While composing this blog post, I googled, “what does it mean to live your truth.” The top hit read, “To live in your truth simply means to live as your most authentic self, doing things daily that bring you happiness and joy, living as true to yourself as possible.” (

Okay, then. How do you know that you’re living true to yourself?

Am I living my truth?

I asked Google, “how do you know you’re living your truth,” and this was the top hit: which is a straight-forward list of signs that you are living your own truth. While I do identify with some of the things on this list, reading through the items has shown me the areas which could use some real improvement in living my truth, full out.

I keep thinking, “I’m almost sixty.  Shouldn’t I be further along in my awakening journey.”  My therapist taught me that this “s” word is a no-no and only serves to make us feel unworthy and undeserving, as well as like a defeated failure because it focuses on our mistakes or shortcomings. Yet, that word still pops into my thoughts from time to time.

You ever feel that everything in your life is NOT what you thought it was?  Like, those around you see something in you, know something, but no one ever tells you and that if they did, it could be the golden nugget of information that opens up a whole new world for you?  Then, at times, you realize some of these things and wonder if everyone else knew all along and just never told you?  I know that’s a lot of run-on nonsensical words, but it’s hard to put this thought/feeling into words.  Okay, say you’re in the process of self-discovery, have an epiphany or revelation and are completely blown away by it.  However, those who know you best already knew that about you, all your life, and were waiting for you to see it for yourself? Like when Dorothy awakened from her dream and realized that her “over the rainbow” had existed all along, in her own backyard.  <—It still doesn’t sound the way it feels in my brain.  However, surely a few of you know precisely what I’m talking about, having experienced it yourself.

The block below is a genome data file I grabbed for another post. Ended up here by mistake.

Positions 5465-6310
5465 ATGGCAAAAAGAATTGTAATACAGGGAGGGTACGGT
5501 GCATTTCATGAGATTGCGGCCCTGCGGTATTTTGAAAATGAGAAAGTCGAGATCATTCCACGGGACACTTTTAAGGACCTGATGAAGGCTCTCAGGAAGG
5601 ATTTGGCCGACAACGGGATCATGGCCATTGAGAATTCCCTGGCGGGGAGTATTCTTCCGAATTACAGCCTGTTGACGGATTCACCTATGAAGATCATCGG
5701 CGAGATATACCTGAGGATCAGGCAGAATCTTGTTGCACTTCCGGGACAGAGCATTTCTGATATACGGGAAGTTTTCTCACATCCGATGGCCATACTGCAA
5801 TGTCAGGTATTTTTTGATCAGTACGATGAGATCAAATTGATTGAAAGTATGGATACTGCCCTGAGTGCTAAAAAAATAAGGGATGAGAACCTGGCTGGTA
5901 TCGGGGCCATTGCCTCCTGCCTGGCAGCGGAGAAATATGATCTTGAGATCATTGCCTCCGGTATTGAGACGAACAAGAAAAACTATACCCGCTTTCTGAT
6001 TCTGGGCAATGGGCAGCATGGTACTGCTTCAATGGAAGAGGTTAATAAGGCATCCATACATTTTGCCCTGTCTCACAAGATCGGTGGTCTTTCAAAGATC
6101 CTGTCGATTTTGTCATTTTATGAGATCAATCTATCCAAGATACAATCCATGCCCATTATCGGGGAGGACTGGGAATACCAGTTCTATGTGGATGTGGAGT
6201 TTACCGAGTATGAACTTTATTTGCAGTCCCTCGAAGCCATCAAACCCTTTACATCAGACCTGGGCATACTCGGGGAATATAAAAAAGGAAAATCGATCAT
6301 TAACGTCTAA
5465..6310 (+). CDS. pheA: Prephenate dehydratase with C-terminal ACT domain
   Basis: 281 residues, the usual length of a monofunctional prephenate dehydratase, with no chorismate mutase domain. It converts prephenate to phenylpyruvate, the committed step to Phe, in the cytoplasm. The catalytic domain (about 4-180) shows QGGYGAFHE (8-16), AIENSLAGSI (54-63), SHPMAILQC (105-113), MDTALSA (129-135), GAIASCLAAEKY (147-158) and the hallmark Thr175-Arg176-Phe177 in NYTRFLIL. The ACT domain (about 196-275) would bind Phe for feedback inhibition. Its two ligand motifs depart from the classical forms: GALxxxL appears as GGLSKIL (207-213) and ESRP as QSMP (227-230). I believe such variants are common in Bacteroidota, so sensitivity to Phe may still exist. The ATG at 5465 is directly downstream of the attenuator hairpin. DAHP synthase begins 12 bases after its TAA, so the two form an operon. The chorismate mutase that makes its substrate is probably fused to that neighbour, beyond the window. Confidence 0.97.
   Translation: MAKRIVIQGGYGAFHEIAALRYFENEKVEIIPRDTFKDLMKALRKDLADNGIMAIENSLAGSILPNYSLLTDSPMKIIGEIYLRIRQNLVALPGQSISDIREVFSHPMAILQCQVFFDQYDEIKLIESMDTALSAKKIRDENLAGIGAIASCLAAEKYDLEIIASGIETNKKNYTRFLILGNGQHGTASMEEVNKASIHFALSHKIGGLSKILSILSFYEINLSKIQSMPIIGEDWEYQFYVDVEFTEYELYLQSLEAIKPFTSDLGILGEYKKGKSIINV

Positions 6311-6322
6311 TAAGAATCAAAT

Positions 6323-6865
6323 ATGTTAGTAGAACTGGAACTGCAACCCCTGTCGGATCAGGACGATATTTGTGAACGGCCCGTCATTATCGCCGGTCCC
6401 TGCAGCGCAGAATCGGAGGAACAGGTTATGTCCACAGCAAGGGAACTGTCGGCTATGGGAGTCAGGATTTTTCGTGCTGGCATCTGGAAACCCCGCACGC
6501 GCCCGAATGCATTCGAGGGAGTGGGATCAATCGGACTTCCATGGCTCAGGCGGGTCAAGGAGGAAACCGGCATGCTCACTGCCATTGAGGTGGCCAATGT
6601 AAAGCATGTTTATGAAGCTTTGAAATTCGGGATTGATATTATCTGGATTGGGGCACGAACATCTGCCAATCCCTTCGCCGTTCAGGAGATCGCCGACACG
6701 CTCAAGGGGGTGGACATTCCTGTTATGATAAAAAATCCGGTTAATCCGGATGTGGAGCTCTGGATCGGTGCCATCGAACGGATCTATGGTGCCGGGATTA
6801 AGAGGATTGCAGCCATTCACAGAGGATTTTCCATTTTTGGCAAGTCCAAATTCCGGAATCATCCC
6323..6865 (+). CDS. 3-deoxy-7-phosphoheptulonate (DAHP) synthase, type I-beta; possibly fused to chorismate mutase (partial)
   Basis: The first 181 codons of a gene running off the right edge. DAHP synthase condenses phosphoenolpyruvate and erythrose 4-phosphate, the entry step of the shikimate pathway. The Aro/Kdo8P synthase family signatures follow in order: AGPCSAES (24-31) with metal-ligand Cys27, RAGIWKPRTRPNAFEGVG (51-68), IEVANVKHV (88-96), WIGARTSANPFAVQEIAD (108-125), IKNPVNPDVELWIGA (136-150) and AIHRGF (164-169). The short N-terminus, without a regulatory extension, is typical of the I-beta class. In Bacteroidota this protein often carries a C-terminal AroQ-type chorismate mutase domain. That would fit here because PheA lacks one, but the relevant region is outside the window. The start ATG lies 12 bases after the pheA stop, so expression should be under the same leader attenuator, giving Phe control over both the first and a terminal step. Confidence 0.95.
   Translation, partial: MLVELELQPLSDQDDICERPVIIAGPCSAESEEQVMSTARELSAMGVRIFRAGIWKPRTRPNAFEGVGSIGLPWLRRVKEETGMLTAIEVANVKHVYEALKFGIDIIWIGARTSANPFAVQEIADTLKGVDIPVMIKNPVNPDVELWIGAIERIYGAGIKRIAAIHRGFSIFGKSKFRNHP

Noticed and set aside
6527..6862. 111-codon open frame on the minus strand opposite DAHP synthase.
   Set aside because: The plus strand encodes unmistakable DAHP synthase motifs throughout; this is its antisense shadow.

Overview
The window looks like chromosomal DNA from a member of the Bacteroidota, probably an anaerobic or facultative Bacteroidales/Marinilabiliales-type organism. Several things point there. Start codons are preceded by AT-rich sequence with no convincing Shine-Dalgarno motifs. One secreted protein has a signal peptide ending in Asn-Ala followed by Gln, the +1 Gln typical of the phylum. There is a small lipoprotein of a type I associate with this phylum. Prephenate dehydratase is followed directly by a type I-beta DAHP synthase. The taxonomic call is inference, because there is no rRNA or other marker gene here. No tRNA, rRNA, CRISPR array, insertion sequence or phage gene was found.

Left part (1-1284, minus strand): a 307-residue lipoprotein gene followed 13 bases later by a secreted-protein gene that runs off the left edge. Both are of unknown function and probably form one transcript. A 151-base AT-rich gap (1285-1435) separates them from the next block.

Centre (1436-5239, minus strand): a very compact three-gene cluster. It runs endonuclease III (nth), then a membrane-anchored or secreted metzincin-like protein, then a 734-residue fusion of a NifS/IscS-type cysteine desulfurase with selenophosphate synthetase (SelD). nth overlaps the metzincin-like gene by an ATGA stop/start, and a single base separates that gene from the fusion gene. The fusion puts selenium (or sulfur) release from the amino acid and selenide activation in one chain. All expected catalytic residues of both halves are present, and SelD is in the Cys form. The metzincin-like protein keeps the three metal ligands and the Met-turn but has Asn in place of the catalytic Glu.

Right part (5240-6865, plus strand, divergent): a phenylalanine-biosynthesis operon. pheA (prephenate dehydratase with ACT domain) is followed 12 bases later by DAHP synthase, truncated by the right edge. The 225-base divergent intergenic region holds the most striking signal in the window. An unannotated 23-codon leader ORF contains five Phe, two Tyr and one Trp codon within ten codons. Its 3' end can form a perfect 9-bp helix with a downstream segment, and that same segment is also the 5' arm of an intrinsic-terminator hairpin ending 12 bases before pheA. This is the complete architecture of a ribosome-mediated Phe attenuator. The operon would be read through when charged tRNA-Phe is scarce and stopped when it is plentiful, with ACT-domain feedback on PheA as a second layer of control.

Earlier this year, I had a free 15-minute personal critique via Zoom with Cristian Mihas, a blogging expert whom I discovered on All I wanted from this session was to hear his opinion about my blog, along with his suggestions for its improvement. He told me I was the only participant who didn’t ask how to make money from blogging. Then, he paid me the most profound and touching compliment. He told me, “You are unapologetically yourself.” Maybe, just maybe, I’m living my truth a little more than I think/feel I am?

Anyway, that’s what I’ve had on my mind. Note: I had a restful sleep last night, which I hadn’t done in a couple (maybe a few) weeks, and that enables me to think more deeply and philosophically. Evidently.

Thanks for listening (reading)!

I’d love some feedback on this personal journey/quest to living your truth.

How do you know you found your perfect mate, in his kiss?

Of course!! But, it’s probably not the kiss that you’re thinking about right now.